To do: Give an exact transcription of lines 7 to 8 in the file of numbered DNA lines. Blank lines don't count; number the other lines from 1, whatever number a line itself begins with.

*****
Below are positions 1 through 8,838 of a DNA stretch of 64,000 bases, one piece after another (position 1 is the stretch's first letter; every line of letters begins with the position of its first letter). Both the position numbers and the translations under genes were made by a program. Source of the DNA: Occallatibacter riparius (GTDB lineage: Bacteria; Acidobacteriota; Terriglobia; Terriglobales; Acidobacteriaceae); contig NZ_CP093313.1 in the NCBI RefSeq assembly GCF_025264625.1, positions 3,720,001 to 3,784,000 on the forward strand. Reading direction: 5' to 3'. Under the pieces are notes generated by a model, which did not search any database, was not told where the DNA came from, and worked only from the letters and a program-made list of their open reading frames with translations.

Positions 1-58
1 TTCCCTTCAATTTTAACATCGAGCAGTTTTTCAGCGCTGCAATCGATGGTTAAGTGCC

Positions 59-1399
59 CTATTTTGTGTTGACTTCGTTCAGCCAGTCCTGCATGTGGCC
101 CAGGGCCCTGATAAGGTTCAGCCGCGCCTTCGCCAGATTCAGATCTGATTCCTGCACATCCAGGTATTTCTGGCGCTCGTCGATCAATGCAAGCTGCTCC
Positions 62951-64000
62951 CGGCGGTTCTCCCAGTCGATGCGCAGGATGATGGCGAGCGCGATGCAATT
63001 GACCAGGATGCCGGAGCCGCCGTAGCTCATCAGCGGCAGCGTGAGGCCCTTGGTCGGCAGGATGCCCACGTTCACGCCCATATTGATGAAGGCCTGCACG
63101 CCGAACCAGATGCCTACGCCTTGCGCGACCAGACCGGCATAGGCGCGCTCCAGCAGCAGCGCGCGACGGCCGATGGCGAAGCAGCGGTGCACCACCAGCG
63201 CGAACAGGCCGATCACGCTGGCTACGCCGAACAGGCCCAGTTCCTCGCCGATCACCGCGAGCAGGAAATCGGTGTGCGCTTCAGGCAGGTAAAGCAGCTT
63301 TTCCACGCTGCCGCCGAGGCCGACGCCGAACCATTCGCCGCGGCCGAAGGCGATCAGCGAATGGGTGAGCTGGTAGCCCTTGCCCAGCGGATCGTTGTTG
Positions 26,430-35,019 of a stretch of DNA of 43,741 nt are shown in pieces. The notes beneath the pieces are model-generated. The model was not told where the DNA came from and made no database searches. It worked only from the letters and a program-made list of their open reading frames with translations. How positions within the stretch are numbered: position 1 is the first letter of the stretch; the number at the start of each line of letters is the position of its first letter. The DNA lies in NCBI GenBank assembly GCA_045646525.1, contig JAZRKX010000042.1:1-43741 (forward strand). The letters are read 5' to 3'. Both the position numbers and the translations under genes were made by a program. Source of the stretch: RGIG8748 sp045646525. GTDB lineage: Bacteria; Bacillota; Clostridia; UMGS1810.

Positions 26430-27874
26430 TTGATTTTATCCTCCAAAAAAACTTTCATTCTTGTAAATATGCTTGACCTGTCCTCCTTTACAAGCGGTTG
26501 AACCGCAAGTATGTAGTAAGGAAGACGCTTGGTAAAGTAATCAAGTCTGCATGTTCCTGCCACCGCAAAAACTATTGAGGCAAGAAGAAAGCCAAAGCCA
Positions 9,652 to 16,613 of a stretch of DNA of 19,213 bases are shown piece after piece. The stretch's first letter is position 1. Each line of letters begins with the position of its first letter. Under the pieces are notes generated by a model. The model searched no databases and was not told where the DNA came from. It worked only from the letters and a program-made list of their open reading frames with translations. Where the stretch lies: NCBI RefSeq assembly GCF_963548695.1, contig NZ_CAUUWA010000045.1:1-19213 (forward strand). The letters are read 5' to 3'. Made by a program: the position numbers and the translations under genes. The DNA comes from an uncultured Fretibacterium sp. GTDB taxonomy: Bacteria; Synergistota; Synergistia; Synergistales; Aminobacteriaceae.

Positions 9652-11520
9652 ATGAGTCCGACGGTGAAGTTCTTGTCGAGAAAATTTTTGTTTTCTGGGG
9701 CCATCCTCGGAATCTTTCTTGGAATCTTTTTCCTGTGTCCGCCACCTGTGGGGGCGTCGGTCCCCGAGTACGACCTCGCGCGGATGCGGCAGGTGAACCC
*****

Positions 62951-64000
62951 CGGCGGTTCTCCCAGTCGATGCGCAGGATGATGGCGAGCGCGATGCAATT